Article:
Atom 1.22 is here to address a long-standing performance issue for those who work with large projects. The issue was related to the spawning of Git processes that fetch the Git status, and it would apparently occur at times.

  • The first AF3e preorders

    This morning, Google alerted me to a reputable site mentioning “Absolute FreeBSD, 3rd Edition.”

  • Paul Irofti (pirofti@) on hotplugd(8), math ports, xhci(4) and  other kernel advancements
  • Cannonlake Onboarding Posted For GCC Compiler

    An Intel developer is looking to merge the -march=cannonlake support for the GNU Compiler Collection (GCC).

  • Codasip and Avery Partner to Improve Regression Test Methodology of RISC-V Processors

    Codasip, the leading supplier of RISC-V® embedded CPU cores, today announced its partnership with Avery Design Systems, the provider of cutting-edge verification intellectual property (VIP) solutions for SoC and IP companies.

  • Exploring AMD’s Ambitious ROCm Initiative

    The ROCm developers wanted a platform that supports a number of different programming languages and is flexible enough to interface with different GPU-based hardware environments (Figure 1). As you will learn later in this article, ROCm provides direct support for OpenCL, Python, and several common C++ variants. One of the most innovative features of the platform is the Heterogeneous-Compute Interface for Portability (HIP) tool, which offers a vendor-neutral dialect of C++ that is ready to compile for either the AMD or CUDA/NVIDIA GPU environment.

  • RQuantLib 0.4.4: Several smaller updates

Giving Open-Source Projects Life After a Developer's Death

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Development
OSS

You've probably never heard of the late Jim Weirich or his software. But you've almost certainly used apps built on his work.

Weirich helped create several key tools for Ruby, the popular programming language used to write the code for sites like Hulu, Kickstarter, Twitter, and countless others. His code was open source, meaning that anyone could use it and modify it. "He was a seminal member of the western world's Ruby community," says Justin Searls, a Ruby developer and co-founder of the software company Test Double.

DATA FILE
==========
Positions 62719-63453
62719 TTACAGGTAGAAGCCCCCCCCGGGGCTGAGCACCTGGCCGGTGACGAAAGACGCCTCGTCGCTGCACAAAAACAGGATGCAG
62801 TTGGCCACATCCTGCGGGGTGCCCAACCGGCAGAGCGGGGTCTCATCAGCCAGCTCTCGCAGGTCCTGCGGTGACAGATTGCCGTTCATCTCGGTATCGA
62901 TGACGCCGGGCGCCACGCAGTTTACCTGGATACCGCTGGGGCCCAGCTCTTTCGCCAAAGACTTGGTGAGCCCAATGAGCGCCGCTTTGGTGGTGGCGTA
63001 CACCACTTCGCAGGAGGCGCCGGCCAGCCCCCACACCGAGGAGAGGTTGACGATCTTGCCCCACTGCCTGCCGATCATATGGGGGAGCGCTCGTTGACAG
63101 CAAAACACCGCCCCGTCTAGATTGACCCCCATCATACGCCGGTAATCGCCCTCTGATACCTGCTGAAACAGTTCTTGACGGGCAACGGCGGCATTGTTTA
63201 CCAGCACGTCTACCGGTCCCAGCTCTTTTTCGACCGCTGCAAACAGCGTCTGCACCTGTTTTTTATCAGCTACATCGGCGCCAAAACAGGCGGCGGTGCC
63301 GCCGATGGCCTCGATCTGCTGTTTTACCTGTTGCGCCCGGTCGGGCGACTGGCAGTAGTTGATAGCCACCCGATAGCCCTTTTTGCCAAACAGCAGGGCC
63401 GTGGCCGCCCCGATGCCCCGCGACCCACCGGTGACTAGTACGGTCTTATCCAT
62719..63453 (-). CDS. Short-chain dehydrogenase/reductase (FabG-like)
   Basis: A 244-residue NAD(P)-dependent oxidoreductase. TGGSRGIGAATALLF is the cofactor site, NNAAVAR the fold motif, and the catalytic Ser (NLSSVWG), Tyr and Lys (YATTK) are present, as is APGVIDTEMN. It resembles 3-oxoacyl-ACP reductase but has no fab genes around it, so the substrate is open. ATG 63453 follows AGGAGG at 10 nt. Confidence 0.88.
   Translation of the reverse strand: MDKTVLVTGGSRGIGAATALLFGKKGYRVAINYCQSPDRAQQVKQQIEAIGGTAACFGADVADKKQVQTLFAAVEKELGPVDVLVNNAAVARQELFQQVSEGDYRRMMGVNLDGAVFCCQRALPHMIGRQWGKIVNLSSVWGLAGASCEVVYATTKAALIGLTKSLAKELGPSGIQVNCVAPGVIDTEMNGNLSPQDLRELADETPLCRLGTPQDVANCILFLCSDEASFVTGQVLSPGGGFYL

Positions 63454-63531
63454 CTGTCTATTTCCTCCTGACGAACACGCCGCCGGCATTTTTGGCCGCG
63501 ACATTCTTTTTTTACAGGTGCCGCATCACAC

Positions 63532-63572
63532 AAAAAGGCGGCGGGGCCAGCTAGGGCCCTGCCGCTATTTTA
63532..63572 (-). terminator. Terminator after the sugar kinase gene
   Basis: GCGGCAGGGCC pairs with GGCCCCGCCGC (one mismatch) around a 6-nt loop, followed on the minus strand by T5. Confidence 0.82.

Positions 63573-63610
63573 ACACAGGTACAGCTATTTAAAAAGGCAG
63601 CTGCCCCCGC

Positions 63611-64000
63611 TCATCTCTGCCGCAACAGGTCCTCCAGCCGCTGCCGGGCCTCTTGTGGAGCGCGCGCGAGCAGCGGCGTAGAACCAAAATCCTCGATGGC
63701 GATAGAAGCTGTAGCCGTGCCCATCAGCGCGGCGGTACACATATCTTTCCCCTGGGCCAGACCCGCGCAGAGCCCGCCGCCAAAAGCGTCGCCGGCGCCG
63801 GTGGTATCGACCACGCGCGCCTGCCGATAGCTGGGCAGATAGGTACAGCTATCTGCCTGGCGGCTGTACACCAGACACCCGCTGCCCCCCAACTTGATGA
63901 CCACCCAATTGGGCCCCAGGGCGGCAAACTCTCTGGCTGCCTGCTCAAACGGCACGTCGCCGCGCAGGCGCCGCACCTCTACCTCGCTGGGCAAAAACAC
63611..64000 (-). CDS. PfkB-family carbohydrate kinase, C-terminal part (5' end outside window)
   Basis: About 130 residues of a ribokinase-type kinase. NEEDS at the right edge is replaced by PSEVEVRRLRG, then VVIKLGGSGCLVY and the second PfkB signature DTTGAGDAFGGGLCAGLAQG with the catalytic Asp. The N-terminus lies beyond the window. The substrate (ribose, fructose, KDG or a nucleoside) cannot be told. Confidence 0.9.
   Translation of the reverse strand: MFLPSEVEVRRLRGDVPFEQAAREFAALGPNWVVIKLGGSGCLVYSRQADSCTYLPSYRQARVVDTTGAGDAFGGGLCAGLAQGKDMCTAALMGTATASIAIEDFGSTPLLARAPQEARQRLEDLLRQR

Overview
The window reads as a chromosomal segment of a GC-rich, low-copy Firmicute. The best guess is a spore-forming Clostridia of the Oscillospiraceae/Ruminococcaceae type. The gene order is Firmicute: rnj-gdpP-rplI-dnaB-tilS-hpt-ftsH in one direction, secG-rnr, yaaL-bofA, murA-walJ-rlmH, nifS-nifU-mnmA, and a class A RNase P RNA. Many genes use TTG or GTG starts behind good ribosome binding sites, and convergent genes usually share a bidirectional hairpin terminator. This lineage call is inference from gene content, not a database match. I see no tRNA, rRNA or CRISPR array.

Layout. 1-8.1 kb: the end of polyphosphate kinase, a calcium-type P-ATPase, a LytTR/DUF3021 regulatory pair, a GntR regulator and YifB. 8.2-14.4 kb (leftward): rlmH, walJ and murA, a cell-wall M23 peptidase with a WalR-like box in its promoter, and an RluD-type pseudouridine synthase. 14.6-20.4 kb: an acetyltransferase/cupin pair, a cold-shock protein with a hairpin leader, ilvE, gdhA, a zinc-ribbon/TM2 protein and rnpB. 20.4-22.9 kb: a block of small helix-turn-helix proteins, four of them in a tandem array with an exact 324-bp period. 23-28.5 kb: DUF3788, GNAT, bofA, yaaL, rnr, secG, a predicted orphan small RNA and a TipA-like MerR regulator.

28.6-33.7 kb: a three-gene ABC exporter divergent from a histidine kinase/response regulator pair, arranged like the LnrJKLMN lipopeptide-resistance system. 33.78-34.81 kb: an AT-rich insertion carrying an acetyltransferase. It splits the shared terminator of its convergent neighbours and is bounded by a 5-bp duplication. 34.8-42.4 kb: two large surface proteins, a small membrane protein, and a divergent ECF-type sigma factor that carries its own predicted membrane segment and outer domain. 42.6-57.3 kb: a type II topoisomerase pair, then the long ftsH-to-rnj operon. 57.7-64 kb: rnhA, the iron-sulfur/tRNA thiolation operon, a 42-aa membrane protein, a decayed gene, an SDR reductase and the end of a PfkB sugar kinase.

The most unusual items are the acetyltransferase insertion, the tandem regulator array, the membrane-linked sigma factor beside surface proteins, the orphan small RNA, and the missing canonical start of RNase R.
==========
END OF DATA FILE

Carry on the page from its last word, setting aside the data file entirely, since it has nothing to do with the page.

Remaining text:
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More in Tux Machines

Librem 5 Phone Progress Report

  • Librem 5 Phone Progress Report – The First of Many More to Come!
    First, let me apologize for the silence. It was not because we went into hibernation for the winter, but because we were so busy in the initial preparation and planning of a totally new product while orienting an entirely new development team. Since we are more settled into place now, we want to change this pattern of silence and provide regular updates. Purism will be giving weekly news update posts every Tuesday, rotating between progress on phone development from a technology viewpoint (the hardware, kernel, OS, etc.) and an art of design viewpoint (UI/UX from GNOME/GTK to KDE/Plasma). To kickoff this new update process, this post will discus the technological progress of the Librem 5 since November of 2017.
  • Purism Eyeing The i.MX8M For The Librem 5 Smartphone, Issues First Status Update
    If you have been curious about the state of Purism's Librem 5 smartphone project since its successful crowdfunding last year and expedited plans to begin shipping this Linux smartphone in early 2019, the company has issued their first status update.

Benchmarking Retpoline-Enabled GCC 8 With -mindirect-branch=thunk

We have looked several times already at the performance impact of Retpoline support in the Linux kernel, but what about building user-space packages with -mindirect-branch=thunk? Here is the performance cost to building some performance tests in user-space with -mindirect-branch=thunk and -mindirect-branch=thunk-inline. Read more

An introduction to Inkscape for absolute beginners

Inkscape is a powerful, open source desktop application for creating two-dimensional scalable vector graphics. Although it's primarily an illustration tool, Inkscape is used for a wide range of computer graphic tasks. The variety of what can be done with Inkscape is vast and sometimes surprising. It is used to make diagrams, logos, programmatic marketing materials, web graphics, and even for paper scrapbooking. People also draw game sprites, produce banners, posters, and brochures. Others use Inkscape to draft web design mockups, detail layouts for printed circuit boards, or produce outline files to send to laser cutting equipment. Read more

Behind the scenes with Pop!_OS Linux

In October, Linux PC maker System76 released its homegrown version of Linux, Pop!_OS, giving users the choice between its legacy Ubuntu operating system or the new Pop!_OS flavor of Linux. Recently Opensource.com gave away a System76 laptop with Pop!_OS installed, which made me curious about the company and this new version of Linux, so I spoke with Cassidy James Blaede, Pop!_OS's user experience (UX) designer. Blaede joined System76 in 2014, fresh out of college at the University of Northern Iowa and marriage to his wife, Katie. While in college, he co-founded the elementary OS project and interned at UX consultancy Visual Logic, both of which influenced his work for System76. He started at System76 as a front-end developer and was later promoted to UX architect. Read more